It seems impossible.

Human trafficking cases, blind promises of freedom, forced prostitution rings — these aspects of modern-day slavery come to light all too often.

Estimates of the number of slaves worldwide range from about 10 million to 30 million, according to policymakers, activists, journalists and scholars. Approximately 100,000 victims are in the United States, working as slaves inside homes, in agricultural fields, in the sex industry and other places, according to the U.S. Department of State’s 2011 Trafficking in Persons Report.

That’s millions of women, children and men struggling to escape captivity. That’s millions of people wondering what it means or what it would take to be free again.

But what about solutions - How can we end modern-day slavery? Three experts weigh in what businesses, governments, the public and individuals must do.

Activist: We must believe that change can happen 
Rob Morris is president and co-founder of Love 146, a non-profit organization that works to combat child sex trafficking.

I think first of all it will take the audacity to believe that we CAN end it. Considering theoverwhelming stats of how many slaves exist today and how much money the sale of human beings generates, some would call it naive or idealistic to believe we can end it. I prefer to think that it is audacious. And it has only been people of audacity that have ever changed the world. Was it naive or idealistic for a William Wilberforce who fought against the trans-Atlantic slave trade in Great Britain to believe that it could and should end? No. It was audacious. And it came to an end. Was it naive or idealistic for a Martin Luther King Jr. to stand up on the Washington Mall and cry; “I have a dream!” No. It was audacious. I could go on and on.

It will take tenacity. We need to be committed for the long haul. Albert Einstein said; “It’s not that I’m so smart, it’s just that I stick with problems longer.” In other words … we don’t give up … even when it gets hard. The reality is traffickers are committed 24/7. We must be at least that committed to stopping them. I love the words of jazz singer Billie Holiday who sang; “The difficult I’ll do right now. The impossible will take a little while.”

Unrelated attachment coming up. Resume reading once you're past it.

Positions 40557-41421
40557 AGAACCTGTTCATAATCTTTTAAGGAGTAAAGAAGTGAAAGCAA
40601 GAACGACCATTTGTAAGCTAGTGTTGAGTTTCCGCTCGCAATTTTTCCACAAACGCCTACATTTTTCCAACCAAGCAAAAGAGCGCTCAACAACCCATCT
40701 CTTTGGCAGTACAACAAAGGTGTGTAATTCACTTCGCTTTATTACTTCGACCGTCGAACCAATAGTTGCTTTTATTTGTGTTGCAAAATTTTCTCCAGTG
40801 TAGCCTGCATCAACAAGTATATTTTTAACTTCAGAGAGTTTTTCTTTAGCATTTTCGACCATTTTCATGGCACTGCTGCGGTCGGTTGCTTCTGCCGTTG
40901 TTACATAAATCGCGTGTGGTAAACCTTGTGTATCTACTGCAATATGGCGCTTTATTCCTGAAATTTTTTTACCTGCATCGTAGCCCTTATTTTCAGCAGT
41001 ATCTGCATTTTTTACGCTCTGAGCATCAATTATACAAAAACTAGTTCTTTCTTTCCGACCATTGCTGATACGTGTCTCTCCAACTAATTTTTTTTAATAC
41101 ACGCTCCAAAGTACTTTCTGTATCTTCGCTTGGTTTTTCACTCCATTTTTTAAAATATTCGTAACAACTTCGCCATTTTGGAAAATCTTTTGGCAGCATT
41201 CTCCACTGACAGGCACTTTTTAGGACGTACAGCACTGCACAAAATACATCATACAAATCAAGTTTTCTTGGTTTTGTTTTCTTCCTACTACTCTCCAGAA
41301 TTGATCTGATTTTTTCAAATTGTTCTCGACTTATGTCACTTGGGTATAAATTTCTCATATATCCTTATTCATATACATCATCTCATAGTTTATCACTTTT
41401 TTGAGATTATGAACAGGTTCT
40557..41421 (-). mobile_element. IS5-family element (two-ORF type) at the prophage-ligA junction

It will also take a collective effort. I love that U.S. Secretary of State Hillary Clinton added a fourth “P” to the international framework in combating human trafficking. In addition to Prevention, Protection, Prosecution, she added “Partnerships.” If we are going to end modern-day slavery, governments, non-government organizations, law enforcement, service providers, communities of faith, businesses and corporations, individuals, all have to work together. The reality is traffickers make up such a small fraction of the human race. Then there is the rest of us.

Rabbi: Money and knowledge is power 
Rachel Kahn-Troster is a strong supporter for the interfaith movement against slavery and Director of Education and Outreach Rabbis for Human Rights in North America.

We need to all learn the signs of slavery. One thing that strikes me when I read about examples of modern slavery in the United States is how many of them were found by nosy neighbors. People who noticed a nanny who never left the house, for example, or a hotel worker who noticed a child who seemed scared and not with people they knew. We have to know what questions to ask and how to direct victims to the right services, for example, the National Human Trafficking Human Resources Center.

Slavery is an issue that is hidden in the open - we choose not to ask questions about the price of goods that we buy or the labor that produces those goods. But once we know how to recognize slavery, we have to act and we have to help victims.